Getting diagnosed with a BRCA genetic mutation is difficult news to process. Even if you don’t have breast cancer, you’re at a significantly higher risk of getting it before age 80, so what do you do? Hope you’re part of the minority that won’t? Jump into a mastectomy and reconstruction? There are so many decisions to make. The best ones are those you make for yourself, once you know all your options.


To understand what it’s like to navigate the diagnosis and the decisions, we talked with RealSelf community member Sara Altschule. Sara made the decision to have a double mastectomy and breast reconstruction after finding out she’d tested positive for BRCA2 gene mutation. Here’s what she has to say about anxiety, research, and the sense of power she regained in making the right decision for herself.


How are you feeling leading up to your surgery?

With my surgery getting closer, I thought I would be feeling a lot more anxious. I’ve had a couple of mini meltdowns (okay, maybe more than a couple) since I scheduled my surgery three months ago. I feel like I’m tackling my anxiety a little bit better, which is surprising. I don’t know how I will be the day before, but right now I am appreciative of each moment I feel a sense of happiness. I am finally mentally and physically prepared for this surgery and have learned to let go of the things I can’t control. Which was easier said than done.


How did you first hear of RealSelf?

After I found out I was BRCA2 positive, I Googled, Googled, and Googled. I found myself overwhelmed with information, finding one scary article after the next. When I wanted to know what women looked like after their double mastectomies with reconstructive surgery, luckily I found RealSelf. I finally felt like a weight had lifted off my shoulders. Here I could see real women who still looked like themselves afterward, and more importantly, still looked beautiful. Every time I became anxious, I would look through these before and after photos to calm myself down.


How has RealSelf helped you during your journey?

RealSelf basically shaped my action plan after finding out I was BRCA2 positive. I was able to find my plastic surgeon through RealSelf. I found her beautiful before and after photos and lovely reviews, and I knew I had to meet her. Not to mention, I was able to ask anonymous questions that helped ease some anxiety prior to my consultation. I could read other accounts of what the surgery was like and how to best prepare myself. Truly, the more research I could do, the better. I’m so thankful for RealSelf.


How did you know you’d found the right doctor?

I had one consultation with a plastic surgeon who came highly recommended. It was a great consultation, but I didn’t have that gut feeling that this was “my doctor.” I thought, maybe I am just not going to find that feeling. But after I met with Dr. Cassileth and Dr. Richardson, I knew right away I wanted to book my surgery with them. I felt so comfortable with them and confident in their work. I knew my life would be safe in their hands. They spent as much time as I needed with them, didn’t make me feel crazy for asking so many questions, and they actually listened to what I wanted.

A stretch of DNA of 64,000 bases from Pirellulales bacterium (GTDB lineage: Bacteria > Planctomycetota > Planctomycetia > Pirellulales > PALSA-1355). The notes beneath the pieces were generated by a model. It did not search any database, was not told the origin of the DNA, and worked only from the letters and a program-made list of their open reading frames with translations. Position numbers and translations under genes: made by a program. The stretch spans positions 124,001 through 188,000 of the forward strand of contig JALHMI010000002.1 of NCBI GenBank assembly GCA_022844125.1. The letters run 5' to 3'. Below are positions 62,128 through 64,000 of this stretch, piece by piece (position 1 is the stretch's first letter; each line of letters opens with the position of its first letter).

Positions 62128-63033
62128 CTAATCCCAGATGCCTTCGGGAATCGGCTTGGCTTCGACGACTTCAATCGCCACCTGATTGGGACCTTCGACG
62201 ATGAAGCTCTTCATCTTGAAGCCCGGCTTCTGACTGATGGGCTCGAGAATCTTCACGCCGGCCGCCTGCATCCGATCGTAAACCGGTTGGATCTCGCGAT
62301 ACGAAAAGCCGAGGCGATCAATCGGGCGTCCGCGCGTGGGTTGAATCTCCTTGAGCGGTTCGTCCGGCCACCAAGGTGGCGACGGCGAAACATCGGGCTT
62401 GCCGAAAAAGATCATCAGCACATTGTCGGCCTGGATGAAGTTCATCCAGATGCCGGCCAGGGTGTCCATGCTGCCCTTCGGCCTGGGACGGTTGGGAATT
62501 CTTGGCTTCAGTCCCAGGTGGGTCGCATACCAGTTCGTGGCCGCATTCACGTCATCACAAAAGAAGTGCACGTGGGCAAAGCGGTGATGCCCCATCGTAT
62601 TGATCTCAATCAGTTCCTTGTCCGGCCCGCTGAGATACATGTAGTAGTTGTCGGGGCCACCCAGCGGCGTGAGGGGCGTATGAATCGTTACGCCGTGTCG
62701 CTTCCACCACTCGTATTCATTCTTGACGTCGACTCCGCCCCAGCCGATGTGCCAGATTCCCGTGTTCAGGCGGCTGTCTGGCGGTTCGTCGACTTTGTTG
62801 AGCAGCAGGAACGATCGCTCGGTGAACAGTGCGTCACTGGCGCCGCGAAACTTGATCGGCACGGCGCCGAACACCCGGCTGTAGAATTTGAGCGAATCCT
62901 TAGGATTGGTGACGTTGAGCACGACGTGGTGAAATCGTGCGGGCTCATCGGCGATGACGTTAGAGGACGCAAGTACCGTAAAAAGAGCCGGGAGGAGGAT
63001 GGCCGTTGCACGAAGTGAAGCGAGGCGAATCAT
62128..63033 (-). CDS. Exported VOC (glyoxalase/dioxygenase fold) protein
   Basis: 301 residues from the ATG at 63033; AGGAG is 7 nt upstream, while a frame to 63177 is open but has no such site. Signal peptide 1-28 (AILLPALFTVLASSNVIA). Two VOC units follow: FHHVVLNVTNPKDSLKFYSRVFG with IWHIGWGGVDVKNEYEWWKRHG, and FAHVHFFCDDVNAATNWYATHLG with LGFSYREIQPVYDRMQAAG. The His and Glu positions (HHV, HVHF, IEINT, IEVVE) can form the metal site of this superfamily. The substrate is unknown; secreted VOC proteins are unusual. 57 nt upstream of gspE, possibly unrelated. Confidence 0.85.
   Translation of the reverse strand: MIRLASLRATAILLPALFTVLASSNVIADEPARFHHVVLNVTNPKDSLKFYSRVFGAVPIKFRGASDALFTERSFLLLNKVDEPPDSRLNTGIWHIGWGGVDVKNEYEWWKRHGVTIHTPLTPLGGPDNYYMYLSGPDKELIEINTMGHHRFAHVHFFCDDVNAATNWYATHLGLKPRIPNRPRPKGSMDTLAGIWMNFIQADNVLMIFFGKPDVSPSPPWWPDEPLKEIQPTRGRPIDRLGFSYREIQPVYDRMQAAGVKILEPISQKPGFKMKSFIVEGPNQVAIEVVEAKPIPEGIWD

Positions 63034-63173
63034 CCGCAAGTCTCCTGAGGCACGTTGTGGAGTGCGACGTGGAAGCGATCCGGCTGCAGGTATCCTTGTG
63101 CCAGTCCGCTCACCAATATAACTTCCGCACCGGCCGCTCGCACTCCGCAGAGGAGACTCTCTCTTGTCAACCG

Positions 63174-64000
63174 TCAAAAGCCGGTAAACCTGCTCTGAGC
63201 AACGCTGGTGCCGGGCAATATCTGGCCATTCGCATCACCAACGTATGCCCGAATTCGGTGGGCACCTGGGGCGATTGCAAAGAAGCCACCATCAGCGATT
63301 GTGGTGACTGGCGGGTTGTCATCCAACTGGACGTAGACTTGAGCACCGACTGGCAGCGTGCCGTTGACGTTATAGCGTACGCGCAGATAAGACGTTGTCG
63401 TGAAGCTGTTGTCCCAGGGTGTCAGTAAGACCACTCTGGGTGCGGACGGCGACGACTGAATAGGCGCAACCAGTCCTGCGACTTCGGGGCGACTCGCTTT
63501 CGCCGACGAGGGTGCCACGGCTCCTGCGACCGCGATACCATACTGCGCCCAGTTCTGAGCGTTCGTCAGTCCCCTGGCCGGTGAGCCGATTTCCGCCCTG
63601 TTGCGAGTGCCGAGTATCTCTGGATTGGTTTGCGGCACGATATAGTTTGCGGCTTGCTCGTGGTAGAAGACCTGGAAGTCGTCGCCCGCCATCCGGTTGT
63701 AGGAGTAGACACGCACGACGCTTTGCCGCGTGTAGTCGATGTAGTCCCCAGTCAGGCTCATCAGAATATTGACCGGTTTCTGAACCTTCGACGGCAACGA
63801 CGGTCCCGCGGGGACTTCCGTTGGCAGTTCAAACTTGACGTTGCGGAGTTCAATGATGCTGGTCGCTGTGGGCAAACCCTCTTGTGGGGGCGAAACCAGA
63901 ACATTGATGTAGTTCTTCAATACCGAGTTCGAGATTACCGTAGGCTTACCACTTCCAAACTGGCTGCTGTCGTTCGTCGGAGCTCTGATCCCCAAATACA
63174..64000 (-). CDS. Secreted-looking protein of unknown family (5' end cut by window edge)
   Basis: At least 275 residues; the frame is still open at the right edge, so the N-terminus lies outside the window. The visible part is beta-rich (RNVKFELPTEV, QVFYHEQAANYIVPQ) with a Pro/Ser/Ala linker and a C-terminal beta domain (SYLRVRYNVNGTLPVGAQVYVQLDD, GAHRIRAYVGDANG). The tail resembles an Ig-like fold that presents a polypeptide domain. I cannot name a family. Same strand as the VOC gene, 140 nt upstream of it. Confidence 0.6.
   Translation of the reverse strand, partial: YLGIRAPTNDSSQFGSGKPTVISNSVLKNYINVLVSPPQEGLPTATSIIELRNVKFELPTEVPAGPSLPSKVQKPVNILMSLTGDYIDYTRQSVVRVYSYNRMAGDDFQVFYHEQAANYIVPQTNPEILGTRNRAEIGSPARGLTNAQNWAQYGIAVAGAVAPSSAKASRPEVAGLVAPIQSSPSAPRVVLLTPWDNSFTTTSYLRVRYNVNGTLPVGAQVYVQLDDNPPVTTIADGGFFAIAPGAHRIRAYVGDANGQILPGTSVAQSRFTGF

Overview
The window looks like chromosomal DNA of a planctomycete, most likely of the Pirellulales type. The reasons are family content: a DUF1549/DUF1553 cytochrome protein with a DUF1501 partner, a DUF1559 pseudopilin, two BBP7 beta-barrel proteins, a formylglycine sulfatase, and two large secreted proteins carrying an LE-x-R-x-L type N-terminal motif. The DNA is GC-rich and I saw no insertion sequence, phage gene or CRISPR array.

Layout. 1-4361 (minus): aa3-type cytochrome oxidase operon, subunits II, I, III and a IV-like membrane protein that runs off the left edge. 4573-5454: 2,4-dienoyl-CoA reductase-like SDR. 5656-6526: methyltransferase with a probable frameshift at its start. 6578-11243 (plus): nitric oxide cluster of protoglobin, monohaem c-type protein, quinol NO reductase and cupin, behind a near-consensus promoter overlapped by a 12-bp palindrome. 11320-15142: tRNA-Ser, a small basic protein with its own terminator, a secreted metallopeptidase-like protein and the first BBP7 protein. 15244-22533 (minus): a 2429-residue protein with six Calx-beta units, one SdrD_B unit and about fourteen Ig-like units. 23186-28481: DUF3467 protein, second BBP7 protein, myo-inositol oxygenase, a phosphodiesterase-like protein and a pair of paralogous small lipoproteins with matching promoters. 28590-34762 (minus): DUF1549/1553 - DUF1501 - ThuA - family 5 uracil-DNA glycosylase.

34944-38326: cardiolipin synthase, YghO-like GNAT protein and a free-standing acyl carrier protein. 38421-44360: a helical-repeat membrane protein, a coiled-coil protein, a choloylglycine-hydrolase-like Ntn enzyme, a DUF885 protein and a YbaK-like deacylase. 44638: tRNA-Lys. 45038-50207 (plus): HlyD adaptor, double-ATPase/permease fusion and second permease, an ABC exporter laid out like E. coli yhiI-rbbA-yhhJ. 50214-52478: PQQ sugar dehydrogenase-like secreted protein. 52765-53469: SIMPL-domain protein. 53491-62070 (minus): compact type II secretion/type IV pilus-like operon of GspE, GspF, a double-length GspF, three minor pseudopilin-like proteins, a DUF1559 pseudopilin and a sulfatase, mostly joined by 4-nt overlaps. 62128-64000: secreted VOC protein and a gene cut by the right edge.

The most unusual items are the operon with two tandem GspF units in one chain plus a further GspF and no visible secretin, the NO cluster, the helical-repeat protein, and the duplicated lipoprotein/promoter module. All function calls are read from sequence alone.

What different reconstruction options did you consider?

It was a little overwhelming to decide which option would be best for me. I was looking into whether or not I would be a candidate for the direct-to-implant method (sometimes known as the one-step method). With this method, the implant is placed by the plastic surgeon at the time of the mastectomy. I was also curious about the tissue expander procedure, which is more commonly performed. In this scenario, after the mastectomy, the surgeon places a tissue expander to stretch the skin. Every few weeks, the tissue expander is filled. Once it’s at the desired breast size, the surgeon replaces the expander with a breast implant.   


What did you end up going with and why?

Every woman is different, and I believe it’s important for each woman to decide what’s best for her. Since I am a candidate for the direct-to-implant method, it seems like the best option for me. I am going to be able to wake up with my reconstructed breasts right after my mastectomy. And for me, that is something I desired. Also, I am not choosing to increase my breast size dramatically, so there isn’t a necessity to stretch my skin with tissue expanders.  


What would you want other women to know, as they’re figuring out their reconstruction path?

The most significant thing you can do for yourself during this journey is to be the captain of your own ship. This is your body and your decision. Arm yourself with research and knowledge, ask a lot of questions, and find the doctor and procedure that’s right for you. Knowing that you have options and choices will give you more of a sense of control.


During October, RealSelf is talking about breast reconstruction—from explaining all the different options to highlighting inspiring stories from our community. To learn more, and see the rest of Sara’s journey, go to Reconstruct Your Narrative